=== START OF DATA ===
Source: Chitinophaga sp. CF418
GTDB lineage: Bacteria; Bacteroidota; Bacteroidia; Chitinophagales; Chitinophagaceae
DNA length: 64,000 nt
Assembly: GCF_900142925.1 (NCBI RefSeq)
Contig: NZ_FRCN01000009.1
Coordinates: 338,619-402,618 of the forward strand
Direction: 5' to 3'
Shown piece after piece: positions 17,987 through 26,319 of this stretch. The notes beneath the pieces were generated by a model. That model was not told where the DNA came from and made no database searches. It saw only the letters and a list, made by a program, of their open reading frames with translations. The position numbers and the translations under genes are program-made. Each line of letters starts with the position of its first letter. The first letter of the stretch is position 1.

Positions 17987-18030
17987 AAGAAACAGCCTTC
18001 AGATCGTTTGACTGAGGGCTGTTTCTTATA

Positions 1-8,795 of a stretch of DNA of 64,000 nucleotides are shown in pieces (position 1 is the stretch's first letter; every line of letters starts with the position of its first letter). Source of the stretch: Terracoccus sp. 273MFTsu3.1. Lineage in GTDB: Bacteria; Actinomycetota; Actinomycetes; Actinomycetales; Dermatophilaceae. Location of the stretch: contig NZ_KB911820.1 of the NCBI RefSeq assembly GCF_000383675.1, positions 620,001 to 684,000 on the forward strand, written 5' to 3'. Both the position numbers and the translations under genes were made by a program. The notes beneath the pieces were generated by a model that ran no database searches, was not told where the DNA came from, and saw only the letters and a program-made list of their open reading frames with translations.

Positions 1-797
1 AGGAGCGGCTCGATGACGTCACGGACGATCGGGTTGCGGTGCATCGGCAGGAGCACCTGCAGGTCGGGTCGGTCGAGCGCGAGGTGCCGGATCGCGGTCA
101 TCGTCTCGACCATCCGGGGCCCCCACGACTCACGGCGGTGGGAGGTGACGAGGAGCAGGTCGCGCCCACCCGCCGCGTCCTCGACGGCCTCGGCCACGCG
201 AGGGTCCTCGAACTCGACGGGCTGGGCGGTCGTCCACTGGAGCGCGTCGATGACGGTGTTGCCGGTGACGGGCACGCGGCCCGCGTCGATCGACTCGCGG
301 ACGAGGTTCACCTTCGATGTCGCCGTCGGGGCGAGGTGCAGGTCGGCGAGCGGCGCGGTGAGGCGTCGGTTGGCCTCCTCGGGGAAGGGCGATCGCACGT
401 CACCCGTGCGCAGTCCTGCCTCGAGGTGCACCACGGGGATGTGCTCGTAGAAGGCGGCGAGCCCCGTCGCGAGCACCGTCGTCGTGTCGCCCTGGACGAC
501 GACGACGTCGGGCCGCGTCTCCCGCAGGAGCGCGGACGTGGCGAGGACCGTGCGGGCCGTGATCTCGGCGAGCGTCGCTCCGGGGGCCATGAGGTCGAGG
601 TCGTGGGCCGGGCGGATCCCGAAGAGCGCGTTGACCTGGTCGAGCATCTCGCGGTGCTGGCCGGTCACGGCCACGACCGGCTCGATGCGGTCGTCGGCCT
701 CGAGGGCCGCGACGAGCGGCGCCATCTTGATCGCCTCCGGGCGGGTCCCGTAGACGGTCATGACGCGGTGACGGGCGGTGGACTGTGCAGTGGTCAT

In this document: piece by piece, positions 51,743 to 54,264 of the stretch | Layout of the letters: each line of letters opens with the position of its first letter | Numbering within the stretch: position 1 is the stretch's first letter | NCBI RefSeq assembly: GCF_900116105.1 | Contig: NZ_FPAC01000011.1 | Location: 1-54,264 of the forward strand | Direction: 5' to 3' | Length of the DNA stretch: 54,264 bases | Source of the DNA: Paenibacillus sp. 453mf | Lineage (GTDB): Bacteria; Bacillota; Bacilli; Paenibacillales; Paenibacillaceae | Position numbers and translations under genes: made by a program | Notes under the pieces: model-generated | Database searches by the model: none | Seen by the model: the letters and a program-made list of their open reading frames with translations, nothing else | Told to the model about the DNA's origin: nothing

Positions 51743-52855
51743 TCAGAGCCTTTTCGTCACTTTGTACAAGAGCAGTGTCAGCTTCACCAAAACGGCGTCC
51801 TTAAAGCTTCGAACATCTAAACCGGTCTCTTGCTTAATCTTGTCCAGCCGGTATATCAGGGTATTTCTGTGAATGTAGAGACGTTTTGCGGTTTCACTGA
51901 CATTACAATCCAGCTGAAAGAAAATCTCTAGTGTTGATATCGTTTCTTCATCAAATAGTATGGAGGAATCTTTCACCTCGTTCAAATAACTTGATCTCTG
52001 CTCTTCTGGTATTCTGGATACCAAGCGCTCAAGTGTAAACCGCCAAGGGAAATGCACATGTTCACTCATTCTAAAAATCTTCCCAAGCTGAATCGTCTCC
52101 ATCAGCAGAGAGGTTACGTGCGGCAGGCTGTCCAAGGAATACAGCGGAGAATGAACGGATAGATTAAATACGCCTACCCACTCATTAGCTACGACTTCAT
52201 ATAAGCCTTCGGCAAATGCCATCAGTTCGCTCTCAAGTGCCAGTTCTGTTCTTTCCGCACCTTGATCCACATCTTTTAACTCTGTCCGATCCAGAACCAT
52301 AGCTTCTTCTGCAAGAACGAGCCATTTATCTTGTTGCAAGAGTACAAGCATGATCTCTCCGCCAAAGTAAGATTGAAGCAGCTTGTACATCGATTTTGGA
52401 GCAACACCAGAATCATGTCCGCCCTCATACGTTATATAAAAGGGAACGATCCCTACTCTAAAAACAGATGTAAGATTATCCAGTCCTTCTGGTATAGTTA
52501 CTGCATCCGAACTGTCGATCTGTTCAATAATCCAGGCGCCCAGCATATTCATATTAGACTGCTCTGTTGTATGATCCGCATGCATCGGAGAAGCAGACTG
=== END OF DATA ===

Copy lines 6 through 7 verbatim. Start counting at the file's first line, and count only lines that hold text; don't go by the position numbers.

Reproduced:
Coordinates: 338,619-402,618 of the forward strand
Direction: 5' to 3'